You Increase Your Allergies

Although some people suffer from dust allergies in the winter, many people suddenly start sneezing and getting congested and itchy when spring trees and flowers start to pollinate.

All of these issues can be helped greatly by lifestyle adjustments come springtime, such as choosing lighter, greener foods (it’s salad season); easing into exercise gradually; adding yoga to help keep muscles and joints limber; and boosting immunity to help with allergies. Dr. Stephenson's favorite immune boosters for allergy season are a good-quality probiotic and herbs with antihistamine properties, like stinging nettle and butterbur.

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Detox and Declutter Your Bathroom

By Melissa Howsam

When’s the last time you really really dealt with the down and dirty of the (dun-dun-dun) ... bathroom. Ew. Well, it’s time. Think “The Purge”—but less horror thriller (though we admit what’s lurking in the bathroom can be quite scary) and more like going full-on Monica (of “Friends” fame) on that bad boy to deep-clean and detox your bathroom. Here, we break down how to clear out, clean up, purify and maintain your bathroom for good.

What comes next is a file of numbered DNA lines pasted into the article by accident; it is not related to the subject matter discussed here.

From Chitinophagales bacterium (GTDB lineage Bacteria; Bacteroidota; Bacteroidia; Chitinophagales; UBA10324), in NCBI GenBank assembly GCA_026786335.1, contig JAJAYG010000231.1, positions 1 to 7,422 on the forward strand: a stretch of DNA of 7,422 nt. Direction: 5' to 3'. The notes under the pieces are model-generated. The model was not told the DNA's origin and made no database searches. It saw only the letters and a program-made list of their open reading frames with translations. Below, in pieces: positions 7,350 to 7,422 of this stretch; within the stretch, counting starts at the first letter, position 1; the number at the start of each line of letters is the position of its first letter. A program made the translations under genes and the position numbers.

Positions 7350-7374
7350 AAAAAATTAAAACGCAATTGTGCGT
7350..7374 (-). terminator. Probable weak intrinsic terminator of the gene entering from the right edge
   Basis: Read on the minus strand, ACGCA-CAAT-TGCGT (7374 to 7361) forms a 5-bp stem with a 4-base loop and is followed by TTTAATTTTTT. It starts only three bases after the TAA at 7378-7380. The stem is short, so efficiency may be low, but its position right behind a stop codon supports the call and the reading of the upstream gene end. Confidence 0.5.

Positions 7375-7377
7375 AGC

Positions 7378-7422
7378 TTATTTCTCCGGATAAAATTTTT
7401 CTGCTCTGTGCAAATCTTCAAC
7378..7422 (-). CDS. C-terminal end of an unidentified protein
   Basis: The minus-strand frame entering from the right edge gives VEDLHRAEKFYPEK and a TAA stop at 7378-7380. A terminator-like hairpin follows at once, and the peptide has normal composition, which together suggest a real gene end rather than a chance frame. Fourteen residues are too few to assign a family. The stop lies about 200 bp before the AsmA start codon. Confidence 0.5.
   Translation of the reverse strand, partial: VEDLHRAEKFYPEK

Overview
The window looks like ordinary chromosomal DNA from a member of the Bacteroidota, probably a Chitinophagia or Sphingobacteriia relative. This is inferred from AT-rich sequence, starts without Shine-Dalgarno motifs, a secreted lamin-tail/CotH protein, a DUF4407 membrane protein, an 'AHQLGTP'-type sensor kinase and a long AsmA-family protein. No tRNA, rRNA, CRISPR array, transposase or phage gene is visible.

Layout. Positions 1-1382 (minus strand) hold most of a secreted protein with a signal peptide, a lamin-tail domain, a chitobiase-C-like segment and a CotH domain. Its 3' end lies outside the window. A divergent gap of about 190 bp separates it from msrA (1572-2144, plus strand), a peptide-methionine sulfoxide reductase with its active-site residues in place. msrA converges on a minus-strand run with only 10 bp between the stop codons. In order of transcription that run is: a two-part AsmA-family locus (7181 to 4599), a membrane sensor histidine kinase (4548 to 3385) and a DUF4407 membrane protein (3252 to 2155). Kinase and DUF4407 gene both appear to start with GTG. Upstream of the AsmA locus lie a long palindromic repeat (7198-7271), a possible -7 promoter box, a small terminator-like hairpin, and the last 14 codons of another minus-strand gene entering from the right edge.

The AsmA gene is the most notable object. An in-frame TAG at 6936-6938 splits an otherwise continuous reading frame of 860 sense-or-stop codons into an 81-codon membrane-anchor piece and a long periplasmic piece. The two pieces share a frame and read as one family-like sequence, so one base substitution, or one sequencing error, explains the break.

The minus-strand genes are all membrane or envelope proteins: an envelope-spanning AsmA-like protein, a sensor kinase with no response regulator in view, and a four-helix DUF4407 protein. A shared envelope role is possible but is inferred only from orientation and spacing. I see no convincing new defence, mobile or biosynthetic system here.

Step 1: Declutter

This is the purge. Grab a garbage bag, as well as a separate container or sealable bag for medications. And now, empty all the areas of the room, and we mean all: the medicine cabinet, drawers, cabinets, linen closet, etc. Here’s what to remove: 

  • Rx. Dispose of unneeded, unmarked, and expired meds. Place these in the separate container and set aside for safe disposal. Google local collection sites or options like DisposeRx and more. (It is not considered safe to flush them or throw them in the trash. Medicine flushed down the drain can get into our lakes and streams, harming wildlife and ultimately ending up in our drinking water.
  • Expired products. All products have a shelf-life. Anything that is past it needs to go. Empty containers and recycle them.
  • Half-used bath products. Be honest with yourself—if you were going to use it, you already would have. Time for it to go.
  • Samples. Free stuff is great, but it can make for clutter. Sort your samples and ditch any you do not truly plan to use. For those you keep, store them together to take on weekend trips in place of bulkier products. Read more
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A Safe Spring Detox

By Dr. Stacie Stephenson